We had the good fortune of connecting with Colin C. K. Njemanze and we’ve shared our conversation below.
Hi Colin C. K., why did you pursue a creative career?
As ridiculous and banal as it is, I didn’t choose a creative career, it chose me. I have always been interested in storytelling and visuals and characters’ journeys. Growing up, I noticed I cared a little more about the plots and character arcs in animated cartoons, books, and movies more than my friends did. I started connecting dots and understanding where characters needed to be and how the story would likely unfold. And took a real appreciation for movies’ special effects work, the behind-the-scenes documentaries and commentaries and DVD extras. When reading books in class, I couldn’t help but visualize what was going on in the stories. I mean, really strong visual interpretations. For the longest I thought I would be a writer. I thought I would write books. But sometime in middle school, I realized that wasn’t the medium for me. I’m a visual person. I grew up watching movies – some of which I probably shouldn’t have been watching at my age. I’m a huge pop culture fanatic and movie lover, so pursuing a creative career was a very natural decision for me. Being a filmmaker is visual storytelling.
Alright, so let’s move onto what keeps you busy professionally?
Being a filmmaker, a visual storyteller, or whatever it is you want to call this thing I do has not been easy. But it shouldn’t be. It should be hard, I think. If you care about it enough, it’ll be hard. But there’s joy in the challenge. That’s why you do it. If it were easy, I’m not sure how fulfilling it would be. I try to be a filmmaker that challenges himself. Every production I’ve done is different from the last. I’m at a stage right now in my career – specifically, in regards to music videos – where I’m trying everything and making sure I’m challenging myself at doing it. No two music videos are the same. I really want to do something drastically different every time I approach it. I’m most proud of the work I’ve done with Houston’s Tia’ Gold. We’ve done a number of music videos for her that I’m incredibly proud of, but I’m most proud of the last two music videos I’ve directed for her – ‘Answer’ and ‘Cry on Me’. I truly believe that those two music videos are the culmination of the work the two of us have done over the years. And I look forward to working with other artists and challenging myself all over again.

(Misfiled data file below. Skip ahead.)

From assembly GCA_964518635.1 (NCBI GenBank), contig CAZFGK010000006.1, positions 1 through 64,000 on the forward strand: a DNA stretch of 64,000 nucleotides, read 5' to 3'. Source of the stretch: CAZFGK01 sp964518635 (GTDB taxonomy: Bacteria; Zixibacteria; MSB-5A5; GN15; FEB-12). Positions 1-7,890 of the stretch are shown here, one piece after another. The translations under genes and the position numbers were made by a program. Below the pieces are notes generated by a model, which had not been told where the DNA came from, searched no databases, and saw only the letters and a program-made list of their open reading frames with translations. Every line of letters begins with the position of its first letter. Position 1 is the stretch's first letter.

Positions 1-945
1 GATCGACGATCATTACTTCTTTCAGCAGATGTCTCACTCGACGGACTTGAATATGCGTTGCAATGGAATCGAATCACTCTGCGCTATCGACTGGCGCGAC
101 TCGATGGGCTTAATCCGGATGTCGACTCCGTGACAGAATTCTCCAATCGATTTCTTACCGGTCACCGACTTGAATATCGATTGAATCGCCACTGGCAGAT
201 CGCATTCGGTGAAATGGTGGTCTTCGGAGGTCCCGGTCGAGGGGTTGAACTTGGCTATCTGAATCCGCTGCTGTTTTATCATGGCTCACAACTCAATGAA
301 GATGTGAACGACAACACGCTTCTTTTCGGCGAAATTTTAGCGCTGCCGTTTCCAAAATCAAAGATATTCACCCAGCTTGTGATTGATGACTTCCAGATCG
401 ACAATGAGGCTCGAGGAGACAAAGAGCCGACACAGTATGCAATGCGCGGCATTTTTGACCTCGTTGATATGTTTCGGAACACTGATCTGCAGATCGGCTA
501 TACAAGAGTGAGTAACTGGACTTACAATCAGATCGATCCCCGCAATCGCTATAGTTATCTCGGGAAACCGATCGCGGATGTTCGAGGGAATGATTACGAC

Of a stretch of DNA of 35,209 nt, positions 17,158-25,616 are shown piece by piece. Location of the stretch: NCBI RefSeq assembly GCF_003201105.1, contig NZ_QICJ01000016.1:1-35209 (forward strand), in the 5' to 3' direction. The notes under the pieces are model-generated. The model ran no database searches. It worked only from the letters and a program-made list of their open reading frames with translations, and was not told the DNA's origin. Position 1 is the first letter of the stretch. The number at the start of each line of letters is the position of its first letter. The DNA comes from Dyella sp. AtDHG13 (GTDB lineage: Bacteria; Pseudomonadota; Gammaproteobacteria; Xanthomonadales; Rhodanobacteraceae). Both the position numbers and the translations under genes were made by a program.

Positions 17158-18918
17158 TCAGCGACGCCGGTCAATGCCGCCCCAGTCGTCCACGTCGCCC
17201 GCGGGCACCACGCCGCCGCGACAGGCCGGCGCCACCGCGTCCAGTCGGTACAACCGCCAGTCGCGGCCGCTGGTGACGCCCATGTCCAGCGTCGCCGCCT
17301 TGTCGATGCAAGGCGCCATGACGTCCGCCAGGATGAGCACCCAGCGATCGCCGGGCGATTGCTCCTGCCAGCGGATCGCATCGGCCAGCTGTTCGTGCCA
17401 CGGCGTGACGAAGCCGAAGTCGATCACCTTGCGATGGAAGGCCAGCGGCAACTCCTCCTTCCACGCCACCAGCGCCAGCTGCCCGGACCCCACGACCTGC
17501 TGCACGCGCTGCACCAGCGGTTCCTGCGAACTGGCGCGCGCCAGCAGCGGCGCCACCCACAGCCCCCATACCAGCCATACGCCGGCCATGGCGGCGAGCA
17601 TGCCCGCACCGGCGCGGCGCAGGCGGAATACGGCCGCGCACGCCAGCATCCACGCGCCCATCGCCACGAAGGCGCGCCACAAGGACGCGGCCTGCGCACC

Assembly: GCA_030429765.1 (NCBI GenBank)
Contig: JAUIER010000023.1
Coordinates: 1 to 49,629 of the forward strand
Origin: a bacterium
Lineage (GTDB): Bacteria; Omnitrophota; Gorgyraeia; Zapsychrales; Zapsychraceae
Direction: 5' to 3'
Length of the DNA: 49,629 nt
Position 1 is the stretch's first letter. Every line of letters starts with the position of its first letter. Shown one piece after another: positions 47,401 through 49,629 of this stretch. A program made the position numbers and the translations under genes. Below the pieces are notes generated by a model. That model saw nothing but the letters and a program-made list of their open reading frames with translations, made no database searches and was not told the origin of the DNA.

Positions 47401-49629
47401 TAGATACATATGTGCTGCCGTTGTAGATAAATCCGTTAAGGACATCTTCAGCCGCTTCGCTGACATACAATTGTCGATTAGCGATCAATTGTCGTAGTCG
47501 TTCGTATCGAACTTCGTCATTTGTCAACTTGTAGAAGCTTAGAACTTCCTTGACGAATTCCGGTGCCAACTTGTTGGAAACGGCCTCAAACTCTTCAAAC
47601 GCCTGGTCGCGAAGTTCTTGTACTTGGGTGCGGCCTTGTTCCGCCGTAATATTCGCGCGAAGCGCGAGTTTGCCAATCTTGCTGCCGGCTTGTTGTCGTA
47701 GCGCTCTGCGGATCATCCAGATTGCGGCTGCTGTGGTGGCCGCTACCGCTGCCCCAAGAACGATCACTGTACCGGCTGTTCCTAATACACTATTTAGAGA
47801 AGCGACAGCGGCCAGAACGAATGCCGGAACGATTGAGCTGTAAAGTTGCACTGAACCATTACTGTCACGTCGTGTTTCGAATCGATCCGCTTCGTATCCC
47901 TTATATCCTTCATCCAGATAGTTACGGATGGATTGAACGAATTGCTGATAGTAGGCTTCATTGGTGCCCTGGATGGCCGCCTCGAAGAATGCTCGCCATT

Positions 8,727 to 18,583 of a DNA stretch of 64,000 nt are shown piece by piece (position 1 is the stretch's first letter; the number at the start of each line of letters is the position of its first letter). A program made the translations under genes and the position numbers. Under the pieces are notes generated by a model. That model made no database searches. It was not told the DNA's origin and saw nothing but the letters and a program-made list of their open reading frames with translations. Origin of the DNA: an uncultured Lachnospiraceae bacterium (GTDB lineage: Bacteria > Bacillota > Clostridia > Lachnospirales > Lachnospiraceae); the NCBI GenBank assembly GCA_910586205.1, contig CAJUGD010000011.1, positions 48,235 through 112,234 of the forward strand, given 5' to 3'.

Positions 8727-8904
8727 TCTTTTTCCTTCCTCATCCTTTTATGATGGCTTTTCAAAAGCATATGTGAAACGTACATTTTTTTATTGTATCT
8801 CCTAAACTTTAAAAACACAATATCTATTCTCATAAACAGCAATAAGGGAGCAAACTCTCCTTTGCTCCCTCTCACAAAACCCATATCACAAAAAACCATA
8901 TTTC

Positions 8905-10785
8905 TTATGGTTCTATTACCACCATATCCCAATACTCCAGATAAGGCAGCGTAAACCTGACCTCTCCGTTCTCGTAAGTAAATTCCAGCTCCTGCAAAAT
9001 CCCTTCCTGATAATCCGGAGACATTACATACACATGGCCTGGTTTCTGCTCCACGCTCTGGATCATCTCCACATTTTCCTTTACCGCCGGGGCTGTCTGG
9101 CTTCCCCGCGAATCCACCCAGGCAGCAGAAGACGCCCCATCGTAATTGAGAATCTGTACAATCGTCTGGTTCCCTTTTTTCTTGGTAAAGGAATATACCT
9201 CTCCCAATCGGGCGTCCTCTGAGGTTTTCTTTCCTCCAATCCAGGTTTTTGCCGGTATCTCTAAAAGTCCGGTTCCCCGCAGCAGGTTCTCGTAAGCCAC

Hopefully, very soon, I’ll get back to narrative work and making films again. The difficult thing is choosing which story to tell next. I’m learning it’s best not to get stuck in this analysis paralysis state and just do it. So, hopefully, there should be word on the next narrative I’ll be putting together. If there’s anything I want people to know about me it’s that – I respect filmmaking. I respect the art, I respect the business, I respect my colleagues and the process. I care about creating work that will last.
If you had a friend visiting you, what are some of the local spots you’d want to take them around to?
I’m a simple man. Midtown, Eado, and the Heights is where I feel most comfortable if we’re talking about areas of the city to check out and visit. But those are the popular choices and everyone knows them. However, they’re popular for a reason. I can walk throughout Midtown all evening and constantly find something to do and people to meet. If you only have a week in Houston, those are the areas you should visit. But Houston has so much more than that. There are these lovely pockets of great communities and restaurants that you just have to get out there and find.
The Shoutout series is all about recognizing that our success and where we are in life is at least somewhat thanks to the efforts, support, mentorship, love and encouragement of others. So is there someone that you want to dedicate your shoutout to?
I’ve had the opportunity and pleasure of working with some outstanding creative individuals and technicians in the film industry. And where I am now is due to their contributions and their belief in my ability, because I assure you, it wasn’t because of monetary gain. I have my family to thank, for being patient and supportive of my pursuits. I have a very strong supportive group of friends as well, some who have appeared in my earliest works and some who even contributed financially. Fellow filmmakers who I’ve had the pleasure of working with include the Briones brothers – Orlando and Christian – who helped me in getting my first short film ‘A Promising Game’ shot back in 2014 and 2015. Rakesh Jacob, a very good friend of mine and talented filmmaker in his own right, who is forever encouraging and provides some of the best insight into some of my rough cuts. Thi Lam, who is a cinematographer I’ve been working with since 2017, has been an immense contributor to my music video work. He’s a real team player and just the guy you want in your corner when you’re tackling how to approach a music video or film. And, look, I have to mention my sister Zoe. She is amazing. She’s usually the first one to see a rough draft or hear my story pitches and give me the thumbs up or thumbs down. Most ideas I’ve had have probably been filtered through her first.
Duncan Johnson Ray Kuglar